Perfect (Dog) Day
Lou Reed hasn’t always pleased the critics and his fans (see: Metal Machine Music, those Honda scooter commercials in the ’80s), but he and gal pal Laurie Anderson may have found a new fanbase — dogs. The couple has announced plans to present a “high-frequency” concert next month in Australia designed especially for our furry little canine friends. “Music for Dogs” will be a part of the Vivid Live fest, which Reed and Anderson are curating. The downside is dogs can’t buy overpriced T-shirts. The upsides are plentiful — dogs can’t critique and they don’t have to miss half the show waiting in line for the Port-O-Potties. And if the animals do end up hating it, it’s nothing a scratch behind the ear can’t solve (though we hear that works with Rolling Stone’s David Fricke as well).
The myth that listening to the music of Mozart makes one more intelligent has been debunked by the scientist who conducted the original research.
In an interview with The Wall Street Journal, Dr. Frances Rauscher says that the concept of Mozart raising one’s IQ was a misunderstanding — though the study found the music raised one’s spatial IQ (which measures ones ability to understand spaces, a useful skill for engineers and designers) and the positive effects were temporary, newspaper headlines trumpeting “Mozart Makes You Smarter” led to a widespread misconception about his 1993. That misunderstanding launched a cottage industry of Mozart-related products, which were marketed using the misinterpretation. That includes the multimillion-dollar “Baby Einstein” video and audio series, which pairs Classical music with hypnotic imagery (often seemingly crafted with a few flashlights and some tin foil) and preyed on parents who feared their kid might turn out to be more like a “Baby George W. Bush” if they didn’t buy every video. Still, Mozart will certainly make you smarter than listening to Ke$ha or Justin Bieber, so let’s just keep this debunkment to ourselves, OK?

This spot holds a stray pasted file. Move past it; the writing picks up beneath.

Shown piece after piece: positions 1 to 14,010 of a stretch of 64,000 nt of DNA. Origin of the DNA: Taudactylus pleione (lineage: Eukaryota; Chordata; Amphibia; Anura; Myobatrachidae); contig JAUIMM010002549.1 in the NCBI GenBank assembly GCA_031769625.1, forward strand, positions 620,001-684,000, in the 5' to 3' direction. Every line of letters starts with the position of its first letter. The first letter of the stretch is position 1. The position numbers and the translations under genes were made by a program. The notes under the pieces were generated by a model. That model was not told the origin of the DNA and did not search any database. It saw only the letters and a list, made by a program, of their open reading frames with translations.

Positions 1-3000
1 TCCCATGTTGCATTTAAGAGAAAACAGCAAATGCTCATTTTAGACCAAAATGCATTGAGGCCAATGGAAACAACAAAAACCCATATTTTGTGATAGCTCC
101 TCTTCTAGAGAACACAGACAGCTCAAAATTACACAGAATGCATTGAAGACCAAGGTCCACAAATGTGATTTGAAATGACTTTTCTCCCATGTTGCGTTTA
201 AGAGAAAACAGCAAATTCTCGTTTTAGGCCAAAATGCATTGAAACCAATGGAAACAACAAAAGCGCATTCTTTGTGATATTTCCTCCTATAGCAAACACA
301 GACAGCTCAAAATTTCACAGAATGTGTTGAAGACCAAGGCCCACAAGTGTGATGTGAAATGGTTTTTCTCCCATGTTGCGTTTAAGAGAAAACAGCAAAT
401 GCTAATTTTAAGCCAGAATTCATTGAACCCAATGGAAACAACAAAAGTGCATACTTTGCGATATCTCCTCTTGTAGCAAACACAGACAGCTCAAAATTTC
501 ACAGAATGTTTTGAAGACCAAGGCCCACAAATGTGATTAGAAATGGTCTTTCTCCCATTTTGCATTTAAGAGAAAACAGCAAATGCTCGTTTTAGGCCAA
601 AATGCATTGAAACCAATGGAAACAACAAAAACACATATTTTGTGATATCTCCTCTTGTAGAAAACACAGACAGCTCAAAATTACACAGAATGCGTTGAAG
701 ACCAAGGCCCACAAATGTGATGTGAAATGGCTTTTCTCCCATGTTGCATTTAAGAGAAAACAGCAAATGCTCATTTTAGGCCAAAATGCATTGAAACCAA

Cult of Ugly Personality
Ian Astbury of College-turned-Hard Rock band The Cult has taken some swipes at popular American Rock singers for not helping the surviving members of The Doors out when they wanted to reform without their most famous (and most dead) member, Jim Morrison. Talking with Australia’s HeraldSun newspaper, Astbury — who filled in for Morrison when the surviving Doors reunited for a large tour a few years ago — said that American singers like Dave Grohl, Perry Farrell, Eddie Vedder, Scott Weiland and Trent Reznor should have “fought” for the vocal spot and questioned their integrity for not showing any interest. Uh, maybe those singers decided to just carry on with their own successful careers instead of fronting a glorified tribute band? The Cult hasn’t had a relevant album since 1989 — something tells us Ian would have joined an Air Supply cover band if he’d been asked.
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